Nonsuicidal self-injury (NSSI) is a serious clinical problem, particularly for adolescents and young adults. NSSI is a complex behavior that emerges through the intersecting effects of social, psychological, and biological mechanisms. Although the social and psychological contributions to risk for developing NSSI are relatively well understood and have guided the development of effective psychosocial treatments for self-injury, the biological mechanisms underlying NSSI have just begun to come to light. To evaluate and categorize the biological research conducted on the topic of NSSI, we propose a model that distinguishes between trait and state markers. According to this model, risk factors and mechanisms involved in NSSI can be distinguished into both trait and state factors. We review the existing evidence on distal biological traits (predictors) of NSSI, proximal biological traits (correlates) of NSSI, and biological states directly preceding or following NSSI. We conclude by providing recommendations for future research on the neurobiology of NSSI.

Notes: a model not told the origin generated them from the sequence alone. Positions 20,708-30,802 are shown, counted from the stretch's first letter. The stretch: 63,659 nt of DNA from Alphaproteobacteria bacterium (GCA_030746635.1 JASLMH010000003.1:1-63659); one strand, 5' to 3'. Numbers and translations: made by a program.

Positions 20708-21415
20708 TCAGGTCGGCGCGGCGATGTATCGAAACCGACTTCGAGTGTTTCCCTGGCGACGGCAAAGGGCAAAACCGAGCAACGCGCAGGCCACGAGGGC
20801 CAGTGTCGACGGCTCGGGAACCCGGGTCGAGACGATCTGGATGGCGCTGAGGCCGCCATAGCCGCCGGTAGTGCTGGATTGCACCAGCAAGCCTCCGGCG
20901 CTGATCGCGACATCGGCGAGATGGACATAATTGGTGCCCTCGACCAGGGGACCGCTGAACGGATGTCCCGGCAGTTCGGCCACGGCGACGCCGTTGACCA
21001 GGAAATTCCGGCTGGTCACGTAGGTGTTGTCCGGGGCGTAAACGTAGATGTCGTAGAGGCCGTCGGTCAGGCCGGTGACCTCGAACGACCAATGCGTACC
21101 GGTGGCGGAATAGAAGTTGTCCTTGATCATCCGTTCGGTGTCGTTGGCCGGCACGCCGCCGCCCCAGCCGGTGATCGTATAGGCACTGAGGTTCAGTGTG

Bibliographical notePublisher Copyright:
- Nonsuicidal self- injury
- Temporal framework
PubMed: MeSH publication types
- Journal Article